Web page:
Updated: Jul 10, 2020
Chicken is the most common source of protein in Kenya, and still it is not available to everyone. Many people eat mostly maize and other carbohydrates in an unbalanced diet. A Spirit in Action Community Grant to the Matungu Community Development Charity will help them address this malnutrition by making chicken more affordable in their community.
full meal! Maize, rice, potatoes, kale, banana, and chicken (sources very locally!)
Last year when I visited the cooperative in the western edge of Kenya, they were in the early stages of building a modern poultry house to start a cooperative chicken rearing business. The building had cement walls to keep the space dry for the birds, thought the construction was delayed because of heavy rains. After completing the structure, they purchased 250 hybrid local chicks, in addition to chicken feed, water troughs, and vaccines.
A year later, the communal poultry project is thriving! They have sold about 150 chickens and the building is currently accommodating another 200 birds. A whole chicken can sell for $4-8 USD depending on the demand, with prices higher around Christmas time.
Healthy chickens at the Matungu Community Development Charity.
Part of the mandate of the cooperative is to make chicken meat and eggs affordable and to improve the diet of community members. Selling eggs at subsidized prices for less fortunate neighbors helps them meet this mandate. This access to protein helps with food security, hunger, and malnutrition, which are all big challenges within the community.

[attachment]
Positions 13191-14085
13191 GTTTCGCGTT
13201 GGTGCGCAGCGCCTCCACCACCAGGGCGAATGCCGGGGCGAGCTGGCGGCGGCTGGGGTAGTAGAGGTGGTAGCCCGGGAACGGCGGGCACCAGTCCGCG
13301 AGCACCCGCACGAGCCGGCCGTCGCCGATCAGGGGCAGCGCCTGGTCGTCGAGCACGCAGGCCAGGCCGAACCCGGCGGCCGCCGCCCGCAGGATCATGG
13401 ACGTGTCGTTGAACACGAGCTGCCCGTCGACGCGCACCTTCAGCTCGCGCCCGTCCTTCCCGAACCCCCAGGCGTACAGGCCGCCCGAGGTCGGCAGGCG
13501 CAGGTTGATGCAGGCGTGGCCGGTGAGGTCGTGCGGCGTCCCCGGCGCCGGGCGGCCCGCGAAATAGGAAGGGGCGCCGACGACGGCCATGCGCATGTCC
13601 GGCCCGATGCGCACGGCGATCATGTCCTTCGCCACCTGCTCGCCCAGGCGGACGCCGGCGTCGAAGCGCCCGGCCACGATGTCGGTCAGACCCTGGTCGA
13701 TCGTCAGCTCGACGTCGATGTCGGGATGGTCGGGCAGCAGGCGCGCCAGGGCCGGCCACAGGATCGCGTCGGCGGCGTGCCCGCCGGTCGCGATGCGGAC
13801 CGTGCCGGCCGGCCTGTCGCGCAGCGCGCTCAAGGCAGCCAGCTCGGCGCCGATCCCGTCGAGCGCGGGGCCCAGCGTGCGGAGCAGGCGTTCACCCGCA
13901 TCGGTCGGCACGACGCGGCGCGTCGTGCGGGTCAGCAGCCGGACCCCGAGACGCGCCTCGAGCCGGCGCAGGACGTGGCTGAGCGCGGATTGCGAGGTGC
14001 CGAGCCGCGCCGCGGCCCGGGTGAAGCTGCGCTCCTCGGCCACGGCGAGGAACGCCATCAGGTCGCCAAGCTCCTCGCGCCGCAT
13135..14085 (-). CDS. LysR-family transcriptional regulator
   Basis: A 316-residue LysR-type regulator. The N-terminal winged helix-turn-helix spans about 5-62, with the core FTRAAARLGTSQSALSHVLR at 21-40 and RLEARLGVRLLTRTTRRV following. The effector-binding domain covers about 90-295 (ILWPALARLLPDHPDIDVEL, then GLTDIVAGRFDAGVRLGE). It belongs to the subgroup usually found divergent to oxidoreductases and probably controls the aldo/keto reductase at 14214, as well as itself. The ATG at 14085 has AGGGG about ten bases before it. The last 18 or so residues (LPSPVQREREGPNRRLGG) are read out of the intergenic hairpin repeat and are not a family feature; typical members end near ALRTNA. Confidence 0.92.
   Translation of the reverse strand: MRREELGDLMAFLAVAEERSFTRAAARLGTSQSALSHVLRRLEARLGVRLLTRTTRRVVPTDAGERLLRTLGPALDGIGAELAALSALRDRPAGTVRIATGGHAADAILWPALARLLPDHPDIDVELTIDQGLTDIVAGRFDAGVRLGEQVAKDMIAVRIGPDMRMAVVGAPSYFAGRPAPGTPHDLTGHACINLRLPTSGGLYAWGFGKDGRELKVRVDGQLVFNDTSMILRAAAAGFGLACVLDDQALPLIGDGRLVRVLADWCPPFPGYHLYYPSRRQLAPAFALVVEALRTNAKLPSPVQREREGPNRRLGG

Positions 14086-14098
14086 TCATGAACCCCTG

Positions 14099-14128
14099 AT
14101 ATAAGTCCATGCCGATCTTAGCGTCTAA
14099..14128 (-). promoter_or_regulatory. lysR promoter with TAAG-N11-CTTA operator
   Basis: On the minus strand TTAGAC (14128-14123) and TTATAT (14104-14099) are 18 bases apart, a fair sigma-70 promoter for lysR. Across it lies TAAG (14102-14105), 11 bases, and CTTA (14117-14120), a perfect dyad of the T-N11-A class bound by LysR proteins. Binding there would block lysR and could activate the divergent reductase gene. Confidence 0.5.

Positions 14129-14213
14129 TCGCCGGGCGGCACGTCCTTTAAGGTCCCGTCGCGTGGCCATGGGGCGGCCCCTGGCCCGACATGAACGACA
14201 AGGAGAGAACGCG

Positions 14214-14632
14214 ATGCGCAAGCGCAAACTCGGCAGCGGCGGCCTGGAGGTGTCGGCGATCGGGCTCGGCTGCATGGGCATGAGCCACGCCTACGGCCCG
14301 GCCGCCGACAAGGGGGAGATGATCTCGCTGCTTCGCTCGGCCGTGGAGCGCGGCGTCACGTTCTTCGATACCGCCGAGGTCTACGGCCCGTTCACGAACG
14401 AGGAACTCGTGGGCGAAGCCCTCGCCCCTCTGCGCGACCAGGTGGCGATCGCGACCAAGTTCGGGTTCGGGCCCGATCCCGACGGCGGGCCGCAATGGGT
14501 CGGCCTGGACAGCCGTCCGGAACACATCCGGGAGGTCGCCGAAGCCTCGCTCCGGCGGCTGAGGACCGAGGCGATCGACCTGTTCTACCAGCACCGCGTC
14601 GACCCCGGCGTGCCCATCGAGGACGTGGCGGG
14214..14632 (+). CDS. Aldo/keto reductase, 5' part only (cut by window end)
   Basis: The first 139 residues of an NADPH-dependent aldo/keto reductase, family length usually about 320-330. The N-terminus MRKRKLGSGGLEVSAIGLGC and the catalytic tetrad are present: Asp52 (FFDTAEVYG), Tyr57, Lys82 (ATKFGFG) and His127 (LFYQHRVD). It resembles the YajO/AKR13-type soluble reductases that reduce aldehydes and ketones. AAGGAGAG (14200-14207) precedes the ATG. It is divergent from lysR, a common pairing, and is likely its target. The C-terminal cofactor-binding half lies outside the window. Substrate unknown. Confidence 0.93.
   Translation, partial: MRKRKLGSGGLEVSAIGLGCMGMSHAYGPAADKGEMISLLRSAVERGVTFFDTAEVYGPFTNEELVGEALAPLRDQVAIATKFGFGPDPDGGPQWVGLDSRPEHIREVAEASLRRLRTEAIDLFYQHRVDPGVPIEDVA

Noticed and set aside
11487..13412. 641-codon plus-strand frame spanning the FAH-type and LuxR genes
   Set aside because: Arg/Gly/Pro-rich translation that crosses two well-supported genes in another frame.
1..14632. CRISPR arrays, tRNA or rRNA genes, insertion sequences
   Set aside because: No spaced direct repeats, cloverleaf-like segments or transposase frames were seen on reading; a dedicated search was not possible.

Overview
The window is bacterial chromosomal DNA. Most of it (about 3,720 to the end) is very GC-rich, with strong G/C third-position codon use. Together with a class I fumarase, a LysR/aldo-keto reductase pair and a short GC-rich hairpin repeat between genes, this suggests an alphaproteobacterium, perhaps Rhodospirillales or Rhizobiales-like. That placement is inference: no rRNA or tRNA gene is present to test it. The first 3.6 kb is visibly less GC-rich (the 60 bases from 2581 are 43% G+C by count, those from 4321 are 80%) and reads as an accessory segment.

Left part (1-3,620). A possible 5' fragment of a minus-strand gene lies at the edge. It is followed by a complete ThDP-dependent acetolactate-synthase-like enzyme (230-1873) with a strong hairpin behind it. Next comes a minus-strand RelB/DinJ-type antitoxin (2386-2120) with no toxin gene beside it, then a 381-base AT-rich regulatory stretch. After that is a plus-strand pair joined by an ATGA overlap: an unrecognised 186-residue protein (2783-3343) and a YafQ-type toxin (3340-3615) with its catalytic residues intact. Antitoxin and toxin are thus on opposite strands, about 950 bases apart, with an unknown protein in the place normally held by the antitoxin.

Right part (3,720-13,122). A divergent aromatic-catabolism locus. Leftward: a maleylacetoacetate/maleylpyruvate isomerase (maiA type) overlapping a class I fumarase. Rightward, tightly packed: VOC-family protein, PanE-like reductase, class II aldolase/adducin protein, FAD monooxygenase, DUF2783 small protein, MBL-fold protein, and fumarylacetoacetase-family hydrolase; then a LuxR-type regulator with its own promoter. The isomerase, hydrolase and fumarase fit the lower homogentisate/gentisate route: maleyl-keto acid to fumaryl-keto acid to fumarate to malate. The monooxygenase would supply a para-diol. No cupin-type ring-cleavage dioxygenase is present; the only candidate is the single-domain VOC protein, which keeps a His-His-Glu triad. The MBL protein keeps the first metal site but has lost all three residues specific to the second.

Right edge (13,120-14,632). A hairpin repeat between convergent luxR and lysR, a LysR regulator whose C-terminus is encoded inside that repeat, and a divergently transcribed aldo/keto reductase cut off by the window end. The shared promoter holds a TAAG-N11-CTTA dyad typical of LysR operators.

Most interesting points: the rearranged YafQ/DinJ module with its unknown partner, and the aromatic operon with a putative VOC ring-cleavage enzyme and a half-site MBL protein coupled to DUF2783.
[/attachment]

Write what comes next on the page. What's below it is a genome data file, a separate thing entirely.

Sharing the Gift
The cooperative has used their profit to purchase 100 chickens to give to their 15 group members for their own use. In addition, as part of Sharing the Gift, they have given 20 birds and poultry-rearing training to five older women who are caring for orphans in the community. These women, often called guardians, care for extended family members whose parents have died from HIV/AIDS or other illnesses. What an abundance of generosity in the group!
Evans, Erica and Henry are cooperative members are selling eggs and keeping track of sales.
In his report, Vincent Atitwa, shared their dream for the future of the cooperative, “Our dream is to operate and manage a cooperative society that will support more community members access financial training and credit to promote their small businesses, and to create livelihood opportunity for participants through large scale production of poultry products.”
In the coming weeks, I’ll share a report about group members who are benefiting from the access to low-interest loans!